8. 8.  Teach students how to organize their work  Organization is easy with Google Docs -- color labels, folders, and stars add layers of customizability and individuality  Teach them how to customize  Show them there are other features they can upload  Above all, teach them to keep it all private  Give students plenty of time to play with the features  It's so easy to use that they will learn it quickly and some will surpass you in their Google Docs sophistication
  9. 9.  Start small and slow, feature by feature  How to upload files  Revision History: teachers’ dream  Renaming, Copying, Downloading  Using HTML, CSS  Inserting text, images, drawing, tables, shapes  Using the comment boxes, special characters  The Google definition of a page  Translating, Word Count, Thesaurus/Dictionary, Bookmarks  Google's Extensive Help Feature
  10. 10.  Make assignments that force students to use the features  For example: From an AP English IV class, Dissect Robert Frost's short poem "Dust of Snow.“ Let the students determine how they will attack this • Who will upload poem and invite group members? • Who will color code label the literary devices? • Who will begin the essay or presentation? • Who will be "Chief Editor“?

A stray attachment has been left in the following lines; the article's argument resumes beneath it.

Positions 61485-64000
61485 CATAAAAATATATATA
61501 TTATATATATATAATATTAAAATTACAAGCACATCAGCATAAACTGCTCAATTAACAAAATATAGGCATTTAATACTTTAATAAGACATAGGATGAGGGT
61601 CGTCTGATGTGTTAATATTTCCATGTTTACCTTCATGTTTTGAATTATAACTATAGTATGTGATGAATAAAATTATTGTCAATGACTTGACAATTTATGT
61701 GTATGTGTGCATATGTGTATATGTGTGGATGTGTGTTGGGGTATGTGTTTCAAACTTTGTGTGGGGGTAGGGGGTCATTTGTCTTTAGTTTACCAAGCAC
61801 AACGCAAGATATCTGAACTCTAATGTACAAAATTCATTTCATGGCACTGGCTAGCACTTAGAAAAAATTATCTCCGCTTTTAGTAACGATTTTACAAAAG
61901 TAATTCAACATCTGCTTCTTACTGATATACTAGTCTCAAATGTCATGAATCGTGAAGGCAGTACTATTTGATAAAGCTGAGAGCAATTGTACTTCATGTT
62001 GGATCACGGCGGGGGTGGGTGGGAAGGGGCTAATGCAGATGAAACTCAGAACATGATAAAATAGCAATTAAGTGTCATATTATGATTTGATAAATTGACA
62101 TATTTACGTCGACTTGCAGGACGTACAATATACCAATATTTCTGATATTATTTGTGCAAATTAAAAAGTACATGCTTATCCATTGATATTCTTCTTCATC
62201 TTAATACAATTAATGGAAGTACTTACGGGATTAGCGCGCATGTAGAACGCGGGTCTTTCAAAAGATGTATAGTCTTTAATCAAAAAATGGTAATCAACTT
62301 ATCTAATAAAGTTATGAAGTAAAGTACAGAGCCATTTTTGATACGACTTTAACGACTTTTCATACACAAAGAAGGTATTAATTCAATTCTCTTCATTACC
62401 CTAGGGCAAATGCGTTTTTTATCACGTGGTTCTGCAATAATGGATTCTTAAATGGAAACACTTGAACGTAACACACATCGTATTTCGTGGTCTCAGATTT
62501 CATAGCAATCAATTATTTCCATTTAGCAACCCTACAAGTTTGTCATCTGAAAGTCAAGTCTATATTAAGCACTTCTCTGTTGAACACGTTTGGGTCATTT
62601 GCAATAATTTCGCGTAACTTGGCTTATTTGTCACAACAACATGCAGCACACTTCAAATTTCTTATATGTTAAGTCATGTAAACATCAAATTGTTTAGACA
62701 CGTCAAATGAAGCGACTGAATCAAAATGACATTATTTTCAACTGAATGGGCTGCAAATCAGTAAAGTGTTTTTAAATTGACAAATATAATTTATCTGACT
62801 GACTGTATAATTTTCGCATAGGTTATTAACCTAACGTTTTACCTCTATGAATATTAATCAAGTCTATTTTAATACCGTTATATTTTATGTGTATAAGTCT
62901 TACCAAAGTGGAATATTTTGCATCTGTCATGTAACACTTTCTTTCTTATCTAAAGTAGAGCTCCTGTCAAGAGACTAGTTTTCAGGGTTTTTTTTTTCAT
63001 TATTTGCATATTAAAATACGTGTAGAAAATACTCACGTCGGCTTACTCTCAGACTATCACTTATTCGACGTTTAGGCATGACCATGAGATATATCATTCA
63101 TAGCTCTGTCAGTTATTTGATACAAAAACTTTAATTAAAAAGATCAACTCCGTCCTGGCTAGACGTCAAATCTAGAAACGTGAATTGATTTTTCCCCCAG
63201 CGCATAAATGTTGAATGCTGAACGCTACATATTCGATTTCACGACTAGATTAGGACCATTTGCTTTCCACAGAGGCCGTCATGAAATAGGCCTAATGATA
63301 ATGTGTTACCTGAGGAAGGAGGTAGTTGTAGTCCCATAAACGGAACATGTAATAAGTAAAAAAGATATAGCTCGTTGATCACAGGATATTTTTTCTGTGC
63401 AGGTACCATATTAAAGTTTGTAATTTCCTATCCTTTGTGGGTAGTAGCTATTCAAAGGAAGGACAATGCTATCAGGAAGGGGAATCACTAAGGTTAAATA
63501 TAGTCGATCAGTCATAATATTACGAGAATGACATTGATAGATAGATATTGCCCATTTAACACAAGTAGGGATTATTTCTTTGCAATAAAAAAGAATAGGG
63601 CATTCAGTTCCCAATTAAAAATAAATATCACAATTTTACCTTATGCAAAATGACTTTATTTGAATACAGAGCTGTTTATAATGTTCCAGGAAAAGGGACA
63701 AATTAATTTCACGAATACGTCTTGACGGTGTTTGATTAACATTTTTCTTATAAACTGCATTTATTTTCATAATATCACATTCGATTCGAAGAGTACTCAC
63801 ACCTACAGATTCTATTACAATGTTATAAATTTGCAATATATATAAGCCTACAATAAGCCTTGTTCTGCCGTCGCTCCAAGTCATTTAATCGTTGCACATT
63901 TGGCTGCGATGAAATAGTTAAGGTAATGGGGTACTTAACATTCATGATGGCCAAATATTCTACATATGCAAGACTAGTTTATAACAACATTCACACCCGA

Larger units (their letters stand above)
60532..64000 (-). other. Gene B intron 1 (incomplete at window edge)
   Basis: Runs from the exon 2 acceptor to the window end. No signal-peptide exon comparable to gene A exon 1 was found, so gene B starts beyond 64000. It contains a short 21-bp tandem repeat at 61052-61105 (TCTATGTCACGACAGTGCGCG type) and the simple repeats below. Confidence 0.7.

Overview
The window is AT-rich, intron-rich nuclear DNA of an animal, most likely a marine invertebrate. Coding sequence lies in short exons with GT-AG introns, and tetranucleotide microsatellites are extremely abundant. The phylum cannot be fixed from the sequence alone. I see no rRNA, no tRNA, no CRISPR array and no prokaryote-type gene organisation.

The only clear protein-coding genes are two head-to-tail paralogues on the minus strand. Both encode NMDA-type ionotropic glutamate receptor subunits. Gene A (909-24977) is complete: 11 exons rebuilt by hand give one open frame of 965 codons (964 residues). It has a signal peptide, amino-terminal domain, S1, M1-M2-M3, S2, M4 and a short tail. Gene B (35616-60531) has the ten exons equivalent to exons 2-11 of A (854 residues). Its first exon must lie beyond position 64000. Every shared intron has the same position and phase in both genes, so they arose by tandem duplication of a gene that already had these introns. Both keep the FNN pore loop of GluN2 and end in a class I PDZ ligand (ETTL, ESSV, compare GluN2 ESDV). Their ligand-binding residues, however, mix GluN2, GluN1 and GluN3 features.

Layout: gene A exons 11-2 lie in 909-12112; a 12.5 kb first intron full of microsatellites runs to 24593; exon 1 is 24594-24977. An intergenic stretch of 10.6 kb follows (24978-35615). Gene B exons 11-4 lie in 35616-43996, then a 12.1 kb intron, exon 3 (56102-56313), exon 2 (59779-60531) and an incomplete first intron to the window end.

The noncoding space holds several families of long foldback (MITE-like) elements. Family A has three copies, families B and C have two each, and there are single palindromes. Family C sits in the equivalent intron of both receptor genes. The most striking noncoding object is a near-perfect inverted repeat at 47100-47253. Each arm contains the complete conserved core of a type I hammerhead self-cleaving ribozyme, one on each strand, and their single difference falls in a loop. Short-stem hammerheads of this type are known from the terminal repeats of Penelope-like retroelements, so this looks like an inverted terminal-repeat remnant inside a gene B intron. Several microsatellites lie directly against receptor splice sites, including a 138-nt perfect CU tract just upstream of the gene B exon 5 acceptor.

11. 11.  Have the student groups plan the second phase of the assignment, enhancing the document when the essay is done:  Who will find images? • Students can search images together, commenting on the choices in the comment box  Will students add personal drawings? • Students can scan these in and upload them directly  What kind of table will students make? • Students can categorize literary elements • Students can color code inside the table  Let students determine how they plan to use the shapes
  12. 12.  Assess students’ work right on their document, using Revision History • Students can revise before your final grade • Teacher has online proof of who did what • It's done so quickly • You can add parents as collaborators
  13. 13.  Kick it up a notch or two:  Add research components to the assignments  Have the students compress their essays into cool presentations  Add a spreadsheet component • Students can plot the number of poems published by Frost in different years, for example • Allow students to insert whatever they want into a spreadsheet  Add a forms component • You will find uses for these quite easily • Hold a brainstorming session to let the students generate ideas for making forms and using them in their presentations